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For those of you seeking to indulge in our locally grown produce, please see the following lineup of around-the-island farmers’ market events, here on the beautiful Garden Island of Kauai (also listed below). If you are traveling to more than one of our islands, here’s a list of Hawaii Farm Bureau Farmers’ Markets by island, and don’t miss your chance to support our local island farmers.

Monday

  • Koloa: Noon at Koloa Knudsen Ballpark side parking lot off Maluhia Road.
  • Lihu’e: 3 p.m. in the parking lot at Kukui Grove Center by Times Market

Tuesday

  • Kapaa: 9 a.m. at Coconut Marketplace
  • Kalaheo: 3 p.m. at the Kalaheo Neighborhood Center on Papalina Road off Kaumuali’i Hwy.

Wednesday

  • Kapa’a: 3 p.m. at the Kapa’a New Town Ballpark parking lot by the bypass road.
  • Po’ipu: 3:30 p.m. at Kukui’ula Shopping Village.

Thursday

  • Kilauea: 4:30 p.m. at the Kilauea Neighborhood Center parking lot. Take Keneke Street off of Lighthouse Road.
  • Kapaa: 9 am Coconut Markeplace
  • Hanapepe: 3 p.m. at the Hanapepe Town Park behind the fire station.

Friday

  • Lihu’e: 3 p.m. at Vidinha Stadium parking lot off of Ho’olako Road.

Saturday

  • Hanalei: 9:30 a.m. at the Hanalei Neighborhood Center off of Kuhio Hwy.
  • Kekaha: 9 a.m. at the Kekaha Neighborhood Center off of Elepaio Road.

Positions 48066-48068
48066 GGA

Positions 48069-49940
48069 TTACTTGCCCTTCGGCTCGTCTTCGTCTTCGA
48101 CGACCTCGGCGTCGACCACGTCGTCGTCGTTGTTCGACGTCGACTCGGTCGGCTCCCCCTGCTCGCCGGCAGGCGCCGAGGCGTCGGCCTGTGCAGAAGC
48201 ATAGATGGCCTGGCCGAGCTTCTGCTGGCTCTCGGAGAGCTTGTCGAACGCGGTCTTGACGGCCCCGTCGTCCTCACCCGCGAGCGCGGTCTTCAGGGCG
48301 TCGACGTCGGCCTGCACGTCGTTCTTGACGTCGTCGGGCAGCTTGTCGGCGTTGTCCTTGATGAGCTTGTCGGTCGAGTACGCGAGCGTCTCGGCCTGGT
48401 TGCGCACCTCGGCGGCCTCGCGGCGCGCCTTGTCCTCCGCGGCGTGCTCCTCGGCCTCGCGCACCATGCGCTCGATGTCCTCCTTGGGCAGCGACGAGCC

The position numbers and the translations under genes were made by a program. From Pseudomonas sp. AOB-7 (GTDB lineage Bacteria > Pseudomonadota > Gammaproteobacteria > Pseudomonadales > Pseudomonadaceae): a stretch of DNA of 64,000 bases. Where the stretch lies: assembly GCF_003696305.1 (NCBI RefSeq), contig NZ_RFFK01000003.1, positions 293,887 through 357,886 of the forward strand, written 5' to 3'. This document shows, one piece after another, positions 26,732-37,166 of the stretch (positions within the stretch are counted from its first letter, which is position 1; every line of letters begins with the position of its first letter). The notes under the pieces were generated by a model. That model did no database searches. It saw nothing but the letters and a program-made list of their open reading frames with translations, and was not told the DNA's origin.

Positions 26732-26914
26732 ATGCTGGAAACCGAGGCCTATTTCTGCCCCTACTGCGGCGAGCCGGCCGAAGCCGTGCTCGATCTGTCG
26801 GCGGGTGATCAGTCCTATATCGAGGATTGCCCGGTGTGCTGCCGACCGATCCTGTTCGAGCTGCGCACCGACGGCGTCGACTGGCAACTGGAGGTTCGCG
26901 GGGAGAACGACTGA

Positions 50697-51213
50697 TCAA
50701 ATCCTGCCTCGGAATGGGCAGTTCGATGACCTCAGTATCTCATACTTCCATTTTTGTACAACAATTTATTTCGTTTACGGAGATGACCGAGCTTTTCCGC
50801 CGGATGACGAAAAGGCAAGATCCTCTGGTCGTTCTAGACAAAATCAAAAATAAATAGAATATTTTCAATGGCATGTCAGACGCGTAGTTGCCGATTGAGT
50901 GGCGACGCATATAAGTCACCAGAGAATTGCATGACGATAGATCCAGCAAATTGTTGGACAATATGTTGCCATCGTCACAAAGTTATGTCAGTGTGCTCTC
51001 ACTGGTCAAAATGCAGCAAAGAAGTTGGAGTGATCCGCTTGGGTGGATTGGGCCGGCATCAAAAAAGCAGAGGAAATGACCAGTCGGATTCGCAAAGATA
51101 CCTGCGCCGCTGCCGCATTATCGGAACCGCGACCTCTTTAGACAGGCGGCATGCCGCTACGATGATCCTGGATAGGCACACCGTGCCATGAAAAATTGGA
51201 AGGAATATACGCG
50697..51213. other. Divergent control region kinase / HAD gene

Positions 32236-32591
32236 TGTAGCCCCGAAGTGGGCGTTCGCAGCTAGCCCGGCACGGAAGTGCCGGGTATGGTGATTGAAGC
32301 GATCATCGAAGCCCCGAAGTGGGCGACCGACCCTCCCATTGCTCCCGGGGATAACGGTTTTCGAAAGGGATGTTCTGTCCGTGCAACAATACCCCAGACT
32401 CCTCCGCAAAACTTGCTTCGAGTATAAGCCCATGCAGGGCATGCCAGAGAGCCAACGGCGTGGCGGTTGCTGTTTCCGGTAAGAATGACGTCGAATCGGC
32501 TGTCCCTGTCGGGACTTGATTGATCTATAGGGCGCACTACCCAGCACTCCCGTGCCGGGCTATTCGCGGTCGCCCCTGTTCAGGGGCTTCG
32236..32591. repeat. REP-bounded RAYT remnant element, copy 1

• Kilauea: 9:30 am across from Mini Golf by the start of the Wai Koa Loop Trail
  • Puhi: 10 a.m. at Kauai’i Community College parking lot

 

CNN Compares Honeymoon Hotspots: Splurges vs. steals

cnn photo comparing Tahiti and Hawaii

Photo credit: http://i2.cdn.turner.com/money/dam/assets/130211174616-honeymoon-hotspots-tahiti-hawaii-620xb.jpg

CNN recently compared beautiful honeymoon spots based on their costs.

Filled with palm trees, waterfalls and picture-perfect beaches, Tahiti — officially known as French Polynesia — is the dream tropical destination for many honeymooners. Yet the airfare alone is enough to bust anyone’s travel budget.

For less money — and less travel time — honeymooners can visit the Hawaiian islands where they will enjoy similar surroundings and activities, including surfing, snorkeling and even Polynesian entertainment.

Splurge: Tahiti

What you’ll pay*: $6,000

Steal: Hawaii

What you’ll pay: $3,600